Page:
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Four out of five people unaware of common motor insurance scam


Four out of five people (81%) who admit to being aware of insurance fraud have never heard of ‘ad spoofing’, a key tactic fraudsters use to trick someone who has been in a road traffic accident into using an unscrupulous website, when they think they’re dealing with their insurer.

At a time when threats from cyber criminals are increasing, the Association of British Insurers (ABI) commissioned research to assess customer awareness and understanding of insurance fraud.1 Almost one third (31%) of UK adults polled said they had never heard of online insurance fraud, prompting the trade association to launch a new campaign.

To test how many people could tell the difference between a real and fake insurance advert, the ABI also showed participants one of each, with roughly half struggling to assess the validity of either.

Even among those who have heard of online insurance fraud, knowledge of specific types was very low, with the results showing that:

  • 69% were unaware of investment fraud – where a fraudster mirrors the documentation and website of a legitimate provider to trick people into investing in products that do not exist.
  • 78% had not heard of data farming – the use of direct marketing or cold calling to encourage otherwise innocent individuals to make false or exaggerated claims.
  • 81% were unaware of ‘account takeovers’ – where a scammer will take over a policy or claim to either misdirect a premium refund or claim payment.
  • And 90% had not heard of ‘ghost broking’ – a term used to cover a range of tactics used by scammers to sell fraudulent insurance policies.

Mark Allen, ABI Head of Fraud and Financial Crime, said: “At a time when household budgets are already being squeezed by the cost of living, no one wants to get caught out by the scammers. From deals that look too good to be true, to opportunistic claims companies praying on people when they’re at their most vulnerable, we’re calling on everyone to be alert and don’t fall foul of the fraudsters.”

Ursula Jallow, Director at the Insurance Fraud Bureau (IFB), said: "Online insurance scams are widespread and are becoming increasingly sophisticated, so it's really important to stay cyber savvy and know the difference between a real deal and one that shows signs of something not being quite right.

"This campaign is shining a spotlight on some of the most devastating scams out there, so we encourage everyone to follow ABI’s tips to avoid being targeted. If anyone thinks they have seen an insurance scam they can report it to our confidential CheatLine."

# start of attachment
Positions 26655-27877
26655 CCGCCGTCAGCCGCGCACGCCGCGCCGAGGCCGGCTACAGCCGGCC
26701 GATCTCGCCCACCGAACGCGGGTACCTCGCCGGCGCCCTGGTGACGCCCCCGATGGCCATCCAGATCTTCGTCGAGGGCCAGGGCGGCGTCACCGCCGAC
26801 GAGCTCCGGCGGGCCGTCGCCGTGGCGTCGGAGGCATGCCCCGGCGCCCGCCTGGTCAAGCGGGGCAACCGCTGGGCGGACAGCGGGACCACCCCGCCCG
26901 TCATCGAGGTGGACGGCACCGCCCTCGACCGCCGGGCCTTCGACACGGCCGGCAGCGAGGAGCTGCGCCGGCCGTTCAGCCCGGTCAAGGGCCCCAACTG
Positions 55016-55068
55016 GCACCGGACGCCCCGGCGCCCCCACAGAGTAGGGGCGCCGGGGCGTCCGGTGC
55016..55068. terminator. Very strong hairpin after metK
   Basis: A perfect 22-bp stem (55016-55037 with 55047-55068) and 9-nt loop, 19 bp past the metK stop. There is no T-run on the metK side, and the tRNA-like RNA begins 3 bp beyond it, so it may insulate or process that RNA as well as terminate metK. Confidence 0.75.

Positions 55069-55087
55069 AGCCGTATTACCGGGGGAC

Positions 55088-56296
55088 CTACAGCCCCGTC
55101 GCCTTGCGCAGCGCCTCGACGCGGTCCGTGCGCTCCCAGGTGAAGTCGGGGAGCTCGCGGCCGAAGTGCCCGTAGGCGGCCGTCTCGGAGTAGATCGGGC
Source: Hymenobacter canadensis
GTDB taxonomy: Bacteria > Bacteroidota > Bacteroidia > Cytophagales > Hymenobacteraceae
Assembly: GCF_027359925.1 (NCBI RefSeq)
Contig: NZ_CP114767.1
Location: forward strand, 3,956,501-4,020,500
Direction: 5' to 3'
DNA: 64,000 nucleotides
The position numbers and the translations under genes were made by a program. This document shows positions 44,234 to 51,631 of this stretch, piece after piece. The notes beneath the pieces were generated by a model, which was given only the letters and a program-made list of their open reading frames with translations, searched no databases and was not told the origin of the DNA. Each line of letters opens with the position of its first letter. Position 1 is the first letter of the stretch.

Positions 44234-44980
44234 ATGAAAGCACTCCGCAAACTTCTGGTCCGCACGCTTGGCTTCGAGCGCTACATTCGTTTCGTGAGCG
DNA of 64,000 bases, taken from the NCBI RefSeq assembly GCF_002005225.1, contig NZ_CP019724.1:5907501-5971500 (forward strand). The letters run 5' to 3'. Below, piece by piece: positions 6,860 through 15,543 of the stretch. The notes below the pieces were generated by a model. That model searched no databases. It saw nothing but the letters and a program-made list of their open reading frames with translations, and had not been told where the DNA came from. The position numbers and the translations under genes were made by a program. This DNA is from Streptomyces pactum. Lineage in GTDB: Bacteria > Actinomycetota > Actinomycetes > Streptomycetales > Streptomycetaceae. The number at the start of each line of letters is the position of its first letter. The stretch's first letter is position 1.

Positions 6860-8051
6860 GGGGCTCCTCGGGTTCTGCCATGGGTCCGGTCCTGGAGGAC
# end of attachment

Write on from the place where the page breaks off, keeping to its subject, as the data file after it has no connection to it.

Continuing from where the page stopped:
Detective Chief Inspector Tom Hill, from the City of London Police's Insurance Fraud Enforcement Department (IFED), said:

"Falling victim to insurance fraud can have a profoundly distressing impact. People who click on spoof adverts under the impression that they'll be directed to their insurer’s website can end up significantly out of pocket. People who buy motor insurance from ghost brokers often don’t know they’ve paid for a policy that isn’t worth the paper it’s been printed on.

"Insurance is a safety net that so many of us use. While IFED works with partners and social media companies to make it more difficult for fraudsters to operate online, by removing the websites and profiles used to target victims, we encourage everyone to learn how to protect themselves against insurance fraud.”

With scammers using the internet to target customers in a variety of ways, the ABI wants to ensure that consumers are equipped with the knowledge and tools to guard against being scammed.

As part of a new campaign, the ABI is looking to raise awareness of types of fraud carried out online and through social media. By using case studies, digital adverts and partnering with influencers it aims to help customers spot the signs of fraud and know how to avoid it.

For more information on the different types of online insurance fraud and how to avoid being targeted, visit the ABI website.

If you suspect you have been a victim of insurance fraud, report your concerns to Action Fraud on 0300 123 2040, or at actionfraud.police.uk.

Or you could contact the Insurance Fraud Bureau via its confidential Cheatline on 0800 422 0421 or at insurancefraudbureau.org

For more information please contact  ABI Press Office.

Notes to editors

1 – The ABI commissioned Opinium to carry out a poll of 2000 UK adults.



Last updated 29/05/2024